Estate Planning Alert

February 14, 2002 Advisory


Introduction

Trusts are frequently used by our clients as a component of an overall wealth transfer strategy. The trust terms often create the potential for distributions to multiple generations of beneficiaries. This Alert describes an important change in the tax law that will affect clients who have created such trusts.

New Law Changes GST Exemption Automatic Allocation Rules

As a result of the Economic Growth and Tax Relief Reconciliation Act (the "Act") signed into law by President Bush in 2001, significant changes have gone into effect regarding the automatic allocation of generation-skipping transfer tax ("GST") exemption. These changes will result in unintended GST exemption allocation for many taxpayers unless affirmative steps are taken.

Imposition of GST and the GST Exemption

Gratuitous transfers to "skip persons" are generally subject to GST. A skip person is an individual assigned to a generation that is two or more generations below that of the transferor; commonly a grandchild. The most significant relief from imposition of GST is the GST exemption, which allows every individual to transfer a certain amount of property during life or at death (currently $1,100,000) to skip persons without incurring GST.

Traditional Automatic Allocation Rules

The Internal Revenue Code attempts to minimize inadvertent imposition of GST by providing for the automatic allocation of GST exemption to certain types of transfers. Prior to the Act, GST exemption was automatically allocated only to outright transfers to skip persons or to transfers into trusts established solely for the benefit of skip persons.

Expansion of Automatic Allocation Rules

The Act expands the automatic allocation rules to include transfers to "GST trusts," which are defined as trusts that could have a generation-skipping transfer with respect to the transferor. As a result, for transfers made in 2001 and thereafter, GST exemption may be automatically allocated to trusts established primarily for children, or a spouse and children, because grandchildren become beneficiaries in the event of a child's untimely death. Consequently, GST exemption may be wasted on transfers to trusts that will not make distributions to skip persons.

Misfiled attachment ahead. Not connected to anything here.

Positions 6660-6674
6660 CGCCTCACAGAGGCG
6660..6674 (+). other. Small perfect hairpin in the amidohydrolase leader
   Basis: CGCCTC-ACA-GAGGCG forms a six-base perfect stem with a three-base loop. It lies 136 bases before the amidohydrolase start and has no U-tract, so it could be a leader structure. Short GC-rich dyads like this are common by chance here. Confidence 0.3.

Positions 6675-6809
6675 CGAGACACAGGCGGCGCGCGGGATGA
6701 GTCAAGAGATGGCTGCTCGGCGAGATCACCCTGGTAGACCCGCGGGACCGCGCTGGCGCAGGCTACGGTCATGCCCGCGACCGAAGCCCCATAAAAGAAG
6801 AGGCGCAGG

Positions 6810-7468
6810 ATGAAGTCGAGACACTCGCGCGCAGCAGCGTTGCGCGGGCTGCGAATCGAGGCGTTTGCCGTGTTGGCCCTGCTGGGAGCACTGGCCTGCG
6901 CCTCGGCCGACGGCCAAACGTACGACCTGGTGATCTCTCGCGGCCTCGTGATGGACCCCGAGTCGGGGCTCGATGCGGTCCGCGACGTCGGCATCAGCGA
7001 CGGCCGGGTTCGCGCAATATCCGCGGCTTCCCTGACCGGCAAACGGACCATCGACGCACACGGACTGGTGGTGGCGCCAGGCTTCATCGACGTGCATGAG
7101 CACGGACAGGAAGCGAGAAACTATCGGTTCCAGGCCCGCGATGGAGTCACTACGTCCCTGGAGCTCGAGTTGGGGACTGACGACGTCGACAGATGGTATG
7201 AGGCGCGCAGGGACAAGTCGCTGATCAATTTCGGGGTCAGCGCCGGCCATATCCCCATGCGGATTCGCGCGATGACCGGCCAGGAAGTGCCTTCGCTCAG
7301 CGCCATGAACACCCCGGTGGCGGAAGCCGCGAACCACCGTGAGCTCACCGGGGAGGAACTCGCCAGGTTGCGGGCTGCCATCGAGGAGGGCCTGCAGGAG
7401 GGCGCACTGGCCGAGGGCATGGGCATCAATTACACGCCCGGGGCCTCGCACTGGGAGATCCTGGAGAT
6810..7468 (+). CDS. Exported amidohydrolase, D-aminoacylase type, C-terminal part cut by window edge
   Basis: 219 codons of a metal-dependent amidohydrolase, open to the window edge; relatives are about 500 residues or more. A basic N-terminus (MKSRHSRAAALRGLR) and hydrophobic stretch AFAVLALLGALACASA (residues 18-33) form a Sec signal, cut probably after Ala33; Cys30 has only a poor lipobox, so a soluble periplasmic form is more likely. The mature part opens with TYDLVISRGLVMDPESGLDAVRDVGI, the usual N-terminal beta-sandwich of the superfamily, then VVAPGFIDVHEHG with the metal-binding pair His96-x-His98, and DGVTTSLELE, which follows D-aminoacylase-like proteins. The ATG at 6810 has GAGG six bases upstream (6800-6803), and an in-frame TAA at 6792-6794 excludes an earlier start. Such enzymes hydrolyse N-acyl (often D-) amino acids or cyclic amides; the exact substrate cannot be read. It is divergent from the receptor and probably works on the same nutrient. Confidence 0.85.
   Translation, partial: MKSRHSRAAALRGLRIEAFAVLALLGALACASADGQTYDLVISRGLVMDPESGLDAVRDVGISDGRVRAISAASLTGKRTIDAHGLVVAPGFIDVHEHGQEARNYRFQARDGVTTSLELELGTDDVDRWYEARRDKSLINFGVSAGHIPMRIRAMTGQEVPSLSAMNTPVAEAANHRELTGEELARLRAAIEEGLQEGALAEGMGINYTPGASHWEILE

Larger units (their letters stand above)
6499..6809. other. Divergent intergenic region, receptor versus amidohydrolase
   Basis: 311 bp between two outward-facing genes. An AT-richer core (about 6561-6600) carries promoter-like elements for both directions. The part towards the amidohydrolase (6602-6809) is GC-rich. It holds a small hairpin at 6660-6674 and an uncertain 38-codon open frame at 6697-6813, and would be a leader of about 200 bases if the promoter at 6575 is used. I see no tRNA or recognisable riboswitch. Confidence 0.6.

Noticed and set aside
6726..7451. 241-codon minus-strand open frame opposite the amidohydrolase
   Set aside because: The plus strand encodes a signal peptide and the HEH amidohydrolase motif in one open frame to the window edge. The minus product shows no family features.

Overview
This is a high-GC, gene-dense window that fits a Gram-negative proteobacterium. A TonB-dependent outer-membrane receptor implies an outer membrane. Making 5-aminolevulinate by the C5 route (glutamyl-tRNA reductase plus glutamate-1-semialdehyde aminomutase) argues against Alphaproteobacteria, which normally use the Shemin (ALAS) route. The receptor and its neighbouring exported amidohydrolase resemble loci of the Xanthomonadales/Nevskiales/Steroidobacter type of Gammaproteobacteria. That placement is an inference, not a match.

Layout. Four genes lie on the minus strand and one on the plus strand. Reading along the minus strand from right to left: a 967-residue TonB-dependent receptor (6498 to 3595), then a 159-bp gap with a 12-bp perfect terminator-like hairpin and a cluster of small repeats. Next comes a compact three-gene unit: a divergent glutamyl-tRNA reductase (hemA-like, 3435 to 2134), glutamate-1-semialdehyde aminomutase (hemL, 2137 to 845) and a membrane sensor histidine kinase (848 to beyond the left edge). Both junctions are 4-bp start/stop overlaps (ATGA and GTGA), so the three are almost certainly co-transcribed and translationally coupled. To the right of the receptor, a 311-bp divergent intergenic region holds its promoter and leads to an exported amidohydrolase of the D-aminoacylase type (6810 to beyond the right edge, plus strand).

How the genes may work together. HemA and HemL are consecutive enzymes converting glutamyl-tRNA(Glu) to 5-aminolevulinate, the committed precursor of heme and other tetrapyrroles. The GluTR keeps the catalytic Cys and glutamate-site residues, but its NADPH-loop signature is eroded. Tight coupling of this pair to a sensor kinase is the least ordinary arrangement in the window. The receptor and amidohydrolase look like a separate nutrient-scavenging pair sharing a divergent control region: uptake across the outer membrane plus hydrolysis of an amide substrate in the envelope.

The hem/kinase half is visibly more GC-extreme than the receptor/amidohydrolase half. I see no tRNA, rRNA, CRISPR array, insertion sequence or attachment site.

Undesirable Automatic Allocation to Common Types of Trusts

Although the Act provides exceptions that will prevent a number of trusts that could have a generation-skipping transfer from being deemed a GST trust, several common trusts will not be excluded from characterization as a GST trust. Most notably (but not exclusively), a typical insurance trust benefiting a surviving spouse and continuing after the death of the surviving spouse until children reach specified ages will, in many cases, be a GST trust. Accordingly, GST exemption will be automatically allocated to transfers (premiums paid in 2001 and thereafter) made to these trusts which are deemed to be GST trusts. The automatic allocations will often not be what the transferor expects since in most cases the trust assets will be distributed to non-skip persons (spouse and/or children).

Undesirable Allocation to Trusts Subject to an ETIP

A significant concern also arises in connection with trusts that are subject to an Estate Tax Inclusion Period ("ETIP"). A trust is subject to an ETIP if the trust property would be included in the grantor's estate if he or she died during the trust term. The most common examples of trusts subject to an ETIP are Qualified Personal Residence Trusts ("QPRT"s) and Grantor Retained Annuity Trusts ("GRAT"s). GST exemption may be automatically allocated to QPRT or GRAT property at the conclusion of the term of the grantor's retained interest (if this occurs in 2001 or thereafter), regardless that no additional transfers are made to the QPRT or GRAT, and notwithstanding that the primary beneficiaries may be children.

Election Out of Automatic Allocation Rules

Taxpayers can opt out of the GST exemption automatic allocation rules on a timely filed gift tax return (April 15, 2002 for 2001 transfers). The election can be with respect to a particular transfer, or a single election can be made to not have the automatic allocation rules apply to any and all transfers made by the transferor to a particular trust.

Conclusion

Grantors who have made contributions to trusts in 2001, or who may have a trust subject to an ETIP as of December 31, 2000, should obtain advice to determine what elections, if any, should be made on 2002 gift tax returns regarding the application of the automatic allocation rules to their trusts.

Questions?

Please feel free to call or email us to discuss how these complex rule changes may affect your estate planning goals.

This document is intended as an informational reminder and does not constitute legal advice for any specific factual situation. If you would like more information or would like to discuss a particular situation, contact a member of Wiggin & Dana's Trusts and Estates Department .